It’s fall, going on winter, on the coast, and I’m seeing reminders of how formidable our Pacific Northwest environment can be, not just in the increasingly difficult weather, but in how that weather affects people who work in our marine environment. Some of those reminders become causes for mourning.

Recently on the Ship Report, I talked with listeners about a tragic occurrence in the waters off Alaska, where a fishermen went overboard in Kotzebue Sound in the northwest part of the state. Conditions there were far from ideal, but typical: 5 foot seas, 20 knot winds, and water temperature around 43 degrees F. A crew member on a fishing boat went overboard. He was not wearing a life jacket.

The Coast Guard press release described it this way, in horrifying practical detail, as press releases often do, “He was last seen sinking below the water’s surface by crew aboard his fishing vessel Juda Lee.”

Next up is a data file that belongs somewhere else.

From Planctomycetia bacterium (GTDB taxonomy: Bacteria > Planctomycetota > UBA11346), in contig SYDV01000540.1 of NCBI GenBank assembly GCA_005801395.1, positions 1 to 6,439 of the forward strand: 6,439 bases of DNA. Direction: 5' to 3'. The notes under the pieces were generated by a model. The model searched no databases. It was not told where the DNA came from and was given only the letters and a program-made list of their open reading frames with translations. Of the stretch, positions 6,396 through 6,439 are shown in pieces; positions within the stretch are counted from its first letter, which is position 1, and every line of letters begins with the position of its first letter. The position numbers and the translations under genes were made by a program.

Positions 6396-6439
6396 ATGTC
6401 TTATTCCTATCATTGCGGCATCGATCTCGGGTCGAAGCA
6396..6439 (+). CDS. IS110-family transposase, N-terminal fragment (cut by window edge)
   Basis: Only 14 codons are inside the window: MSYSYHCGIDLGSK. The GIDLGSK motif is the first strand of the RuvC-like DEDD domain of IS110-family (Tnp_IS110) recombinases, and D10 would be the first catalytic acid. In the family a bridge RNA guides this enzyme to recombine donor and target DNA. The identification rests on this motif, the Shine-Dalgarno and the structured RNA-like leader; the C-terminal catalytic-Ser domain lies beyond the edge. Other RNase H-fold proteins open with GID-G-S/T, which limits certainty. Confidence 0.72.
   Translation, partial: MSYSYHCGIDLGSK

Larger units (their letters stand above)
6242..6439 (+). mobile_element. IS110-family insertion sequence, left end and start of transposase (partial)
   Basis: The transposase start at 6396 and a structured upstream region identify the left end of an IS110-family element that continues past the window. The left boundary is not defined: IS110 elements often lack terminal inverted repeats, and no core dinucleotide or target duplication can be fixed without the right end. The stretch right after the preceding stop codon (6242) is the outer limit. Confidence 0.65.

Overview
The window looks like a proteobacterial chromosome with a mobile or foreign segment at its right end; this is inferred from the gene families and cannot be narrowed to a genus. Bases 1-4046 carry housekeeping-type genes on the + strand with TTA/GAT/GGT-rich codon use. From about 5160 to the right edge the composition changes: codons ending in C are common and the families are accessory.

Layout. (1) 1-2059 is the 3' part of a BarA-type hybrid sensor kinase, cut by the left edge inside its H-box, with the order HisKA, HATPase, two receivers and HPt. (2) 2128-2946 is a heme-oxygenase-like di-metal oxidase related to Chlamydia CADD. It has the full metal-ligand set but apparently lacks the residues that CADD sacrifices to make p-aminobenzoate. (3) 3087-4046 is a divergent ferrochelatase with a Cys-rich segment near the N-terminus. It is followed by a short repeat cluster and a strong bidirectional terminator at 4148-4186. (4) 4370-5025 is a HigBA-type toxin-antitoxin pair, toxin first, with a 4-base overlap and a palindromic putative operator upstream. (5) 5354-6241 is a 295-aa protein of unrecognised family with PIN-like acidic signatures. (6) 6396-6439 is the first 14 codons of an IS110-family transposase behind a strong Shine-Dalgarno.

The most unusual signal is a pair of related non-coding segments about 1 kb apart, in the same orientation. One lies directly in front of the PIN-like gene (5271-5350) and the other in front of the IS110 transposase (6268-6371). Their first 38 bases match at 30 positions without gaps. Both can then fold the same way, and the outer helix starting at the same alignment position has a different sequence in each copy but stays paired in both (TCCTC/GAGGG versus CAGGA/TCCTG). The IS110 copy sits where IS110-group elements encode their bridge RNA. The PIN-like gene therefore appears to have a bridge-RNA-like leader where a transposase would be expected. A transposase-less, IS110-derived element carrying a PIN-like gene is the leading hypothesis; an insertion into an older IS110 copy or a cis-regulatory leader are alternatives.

This incident reminds us in stark terms about what it takes to catch the fish we rejoice in eating here on the coast. The bulk of our locally caught fish is harvested by small crews on fishing boats who go out in horrific weather. Sometimes people die.

This fisherman likely never had a chance once he fell over the rail. While some might make the case that he should have been wearing a life jacket, fishermen often don’t, because of the risk that it might get caught on dangerous deck gear while they are working, and injure or kill them in that way. The job is fraught with potential catastrophic injury. But without flotation, it’s unlikely that a person could have stayed above water for more than a few minutes in water that cold. In rough conditions like those happening that day, it would be even harder to save a person, even one who did have on a PFD (personal flotation device).

In the aftermath of this tragedy, the result of a moment of awful luck, his crewmates are left with horrifying memories that will likely never leave them. A lost companion, snatched by an unforgiving sea.

So the next time you sit down to a fish dinner, give thanks to the fishermen (and women) who risked their lives to bring it to you. They go where the fish are, because that’s what it takes to catch them. They accept that risk as part of the job. It’s not a risk most of us are prepared to take.